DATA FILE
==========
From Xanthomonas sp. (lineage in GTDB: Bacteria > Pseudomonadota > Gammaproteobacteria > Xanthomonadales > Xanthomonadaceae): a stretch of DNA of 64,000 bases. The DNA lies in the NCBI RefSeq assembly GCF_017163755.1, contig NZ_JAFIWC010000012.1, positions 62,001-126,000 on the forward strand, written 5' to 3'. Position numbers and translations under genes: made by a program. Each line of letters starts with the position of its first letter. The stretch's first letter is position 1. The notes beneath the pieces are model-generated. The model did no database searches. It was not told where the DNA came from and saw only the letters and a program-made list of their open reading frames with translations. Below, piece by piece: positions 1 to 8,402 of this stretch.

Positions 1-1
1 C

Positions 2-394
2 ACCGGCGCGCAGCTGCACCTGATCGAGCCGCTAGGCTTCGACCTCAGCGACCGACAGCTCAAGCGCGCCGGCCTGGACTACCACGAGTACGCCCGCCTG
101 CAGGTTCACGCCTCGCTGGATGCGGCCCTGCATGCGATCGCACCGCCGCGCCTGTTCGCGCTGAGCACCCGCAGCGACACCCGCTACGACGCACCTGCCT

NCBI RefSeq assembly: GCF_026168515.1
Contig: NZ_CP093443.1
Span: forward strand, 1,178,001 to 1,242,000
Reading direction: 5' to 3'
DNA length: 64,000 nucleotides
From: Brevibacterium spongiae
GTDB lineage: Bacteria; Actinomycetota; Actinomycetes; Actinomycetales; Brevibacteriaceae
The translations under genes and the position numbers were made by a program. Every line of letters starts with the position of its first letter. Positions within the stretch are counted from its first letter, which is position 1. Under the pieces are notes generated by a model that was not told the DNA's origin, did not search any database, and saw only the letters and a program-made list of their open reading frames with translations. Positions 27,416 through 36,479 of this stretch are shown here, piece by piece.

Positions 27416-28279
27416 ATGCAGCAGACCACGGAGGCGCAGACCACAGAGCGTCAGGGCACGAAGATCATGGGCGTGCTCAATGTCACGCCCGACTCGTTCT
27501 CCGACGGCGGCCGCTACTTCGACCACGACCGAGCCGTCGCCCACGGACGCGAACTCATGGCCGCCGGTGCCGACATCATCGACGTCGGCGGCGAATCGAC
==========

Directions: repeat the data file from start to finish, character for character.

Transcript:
From Xanthomonas sp. (lineage in GTDB: Bacteria > Pseudomonadota > Gammaproteobacteria > Xanthomonadales > Xanthomonadaceae): a stretch of DNA of 64,000 bases. The DNA lies in the NCBI RefSeq assembly GCF_017163755.1, contig NZ_JAFIWC010000012.1, positions 62,001-126,000 on the forward strand, written 5' to 3'. Position numbers and translations under genes: made by a program. Each line of letters starts with the position of its first letter. The stretch's first letter is position 1. The notes beneath the pieces are model-generated. The model did no database searches. It was not told where the DNA came from and saw only the letters and a program-made list of their open reading frames with translations. Below, piece by piece: positions 1 to 8,402 of this stretch.

Positions 1-1
1 C

Positions 2-394
2 ACCGGCGCGCAGCTGCACCTGATCGAGCCGCTAGGCTTCGACCTCAGCGACCGACAGCTCAAGCGCGCCGGCCTGGACTACCACGAGTACGCCCGCCTG
101 CAGGTTCACGCCTCGCTGGATGCGGCCCTGCATGCGATCGCACCGCCGCGCCTGTTCGCGCTGAGCACCCGCAGCGACACCCGCTACGACGCACCTGCCT

NCBI RefSeq assembly: GCF_026168515.1
Contig: NZ_CP093443.1
Span: forward strand, 1,178,001 to 1,242,000
Reading direction: 5' to 3'
DNA length: 64,000 nucleotides
From: Brevibacterium spongiae
GTDB lineage: Bacteria; Actinomycetota; Actinomycetes; Actinomycetales; Brevibacteriaceae
The translations under genes and the position numbers were made by a program. Every line of letters starts with the position of its first letter. Positions within the stretch are counted from its first letter, which is position 1. Under the pieces are notes generated by a model that was not told the DNA's origin, did not search any database, and saw only the letters and a program-made list of their open reading frames with translations. Positions 27,416 through 36,479 of this stretch are shown here, piece by piece.

Positions 27416-28279
27416 ATGCAGCAGACCACGGAGGCGCAGACCACAGAGCGTCAGGGCACGAAGATCATGGGCGTGCTCAATGTCACGCCCGACTCGTTCT
27501 CCGACGGCGGCCGCTACTTCGACCACGACCGAGCCGTCGCCCACGGACGCGAACTCATGGCCGCCGGTGCCGACATCATCGACGTCGGCGGCGAATCGAC